The Pakistani rupee fell against the US dollar for the seventh consecutive day, extending its losing streak. The rupee opened at 299.5 on the interbank market today, a new all-time low, heightening concerns about the currency’s stability.
The rupee plummeted to 304.925 per dollar during midday trading, representing a loss of approximately Rs. 5 that was significant. The consistency of this downward trend with the opening bell indicators highlights the severity of the rupee’s decline.
Between 1:30 and 2:30 p.m. in the afternoon, the rupee experienced a brief reprieve, regaining the 302 level. However, it quickly reverted to 304, reinforcing the downward trends for the remainder of the day.
Since the recent change in government, this persistent rupee depreciation has become more pronounced. In a brief period of time, the US Dollar has gained an alarming Rs 15.95 against the Pakistani Rupee, which raises concerns about the current economic policies and measures.
Various currency terminals recorded open market rates within the range of 307 to 312, illustrating the broad spectrum of the rupee’s weakness.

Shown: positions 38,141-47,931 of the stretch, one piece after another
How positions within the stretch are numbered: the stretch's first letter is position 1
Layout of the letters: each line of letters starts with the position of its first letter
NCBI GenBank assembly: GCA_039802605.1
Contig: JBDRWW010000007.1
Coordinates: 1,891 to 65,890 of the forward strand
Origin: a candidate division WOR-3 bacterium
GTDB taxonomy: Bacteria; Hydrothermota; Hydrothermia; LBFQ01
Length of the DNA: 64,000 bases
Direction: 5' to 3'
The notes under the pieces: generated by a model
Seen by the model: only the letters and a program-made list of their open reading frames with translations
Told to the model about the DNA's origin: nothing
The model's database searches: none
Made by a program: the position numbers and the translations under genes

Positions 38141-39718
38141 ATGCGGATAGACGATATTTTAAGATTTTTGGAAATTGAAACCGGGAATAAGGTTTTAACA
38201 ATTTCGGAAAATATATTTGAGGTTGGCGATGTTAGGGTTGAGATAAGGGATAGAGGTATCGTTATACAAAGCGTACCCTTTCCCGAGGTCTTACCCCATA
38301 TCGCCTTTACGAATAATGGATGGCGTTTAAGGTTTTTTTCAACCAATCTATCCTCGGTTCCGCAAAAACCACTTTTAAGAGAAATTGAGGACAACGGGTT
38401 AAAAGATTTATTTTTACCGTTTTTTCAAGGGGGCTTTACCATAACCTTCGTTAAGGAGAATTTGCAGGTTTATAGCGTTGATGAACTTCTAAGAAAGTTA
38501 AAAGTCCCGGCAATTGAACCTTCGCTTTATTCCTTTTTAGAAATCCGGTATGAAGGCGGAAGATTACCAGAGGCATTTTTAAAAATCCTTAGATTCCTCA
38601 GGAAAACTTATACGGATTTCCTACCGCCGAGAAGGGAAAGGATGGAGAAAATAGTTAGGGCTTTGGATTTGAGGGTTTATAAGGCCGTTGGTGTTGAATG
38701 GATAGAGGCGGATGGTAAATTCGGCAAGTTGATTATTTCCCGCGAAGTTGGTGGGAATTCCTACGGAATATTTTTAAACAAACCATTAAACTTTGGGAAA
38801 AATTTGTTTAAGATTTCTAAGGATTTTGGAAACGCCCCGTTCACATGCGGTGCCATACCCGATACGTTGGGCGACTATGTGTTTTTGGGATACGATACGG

The PKR experienced a 0.46 percent depreciation by the end of the day, concluding at 304.45 and shedding Rs. 1.39 against the US Dollar. The widening gap between the black market rate and the official bank rate, which is currently 318-325, exacerbates economic insecurity.
August’s performance of the rupee has been disappointing, with prospective record lows predicted between 303 and 306. Since the beginning of 2023, the rupee has declined by roughly Rs. 84, and by a staggering Rs. 131 since April 2022, highlighting the critical need for corrective measures.
In a recent report, Moody’s highlighted Pakistan’s difficulties, including its inadequate infrastructure and governance, which impede credit benefits for emerging economies. This reflects the concerns that experts and financial institutions have expressed about Pakistan’s economic trajectory.
On the interbank market, the rupee fell against other significant currencies, such as the Australian dollar, Canadian dollar, British pound, Euro, Saudi riyal, and UAE dirham. The persistent decline elicits discussions regarding potential solutions to stabilise the naira and the economy as a whole.